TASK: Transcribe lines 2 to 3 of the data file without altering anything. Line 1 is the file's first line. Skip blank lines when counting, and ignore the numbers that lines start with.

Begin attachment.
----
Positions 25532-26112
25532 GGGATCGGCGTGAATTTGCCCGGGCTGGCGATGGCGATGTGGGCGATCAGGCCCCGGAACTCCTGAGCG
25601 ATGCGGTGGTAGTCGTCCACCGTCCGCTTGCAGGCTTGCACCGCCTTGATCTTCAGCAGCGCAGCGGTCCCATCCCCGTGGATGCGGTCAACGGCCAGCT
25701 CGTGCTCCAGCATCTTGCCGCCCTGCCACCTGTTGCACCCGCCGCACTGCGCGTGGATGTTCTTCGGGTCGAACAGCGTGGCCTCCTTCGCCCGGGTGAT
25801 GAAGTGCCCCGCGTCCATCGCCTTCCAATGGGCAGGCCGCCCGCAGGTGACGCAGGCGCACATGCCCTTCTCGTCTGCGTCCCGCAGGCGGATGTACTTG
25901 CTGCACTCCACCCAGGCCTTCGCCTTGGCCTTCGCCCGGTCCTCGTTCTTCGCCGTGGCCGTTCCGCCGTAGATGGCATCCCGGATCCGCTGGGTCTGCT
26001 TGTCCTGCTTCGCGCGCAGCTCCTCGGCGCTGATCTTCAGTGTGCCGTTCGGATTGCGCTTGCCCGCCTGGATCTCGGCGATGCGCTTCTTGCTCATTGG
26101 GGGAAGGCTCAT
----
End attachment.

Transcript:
25532 GGGATCGGCGTGAATTTGCCCGGGCTGGCGATGGCGATGTGGGCGATCAGGCCCCGGAACTCCTGAGCG
25601 ATGCGGTGGTAGTCGTCCACCGTCCGCTTGCAGGCTTGCACCGCCTTGATCTTCAGCAGCGCAGCGGTCCCATCCCCGTGGATGCGGTCAACGGCCAGCT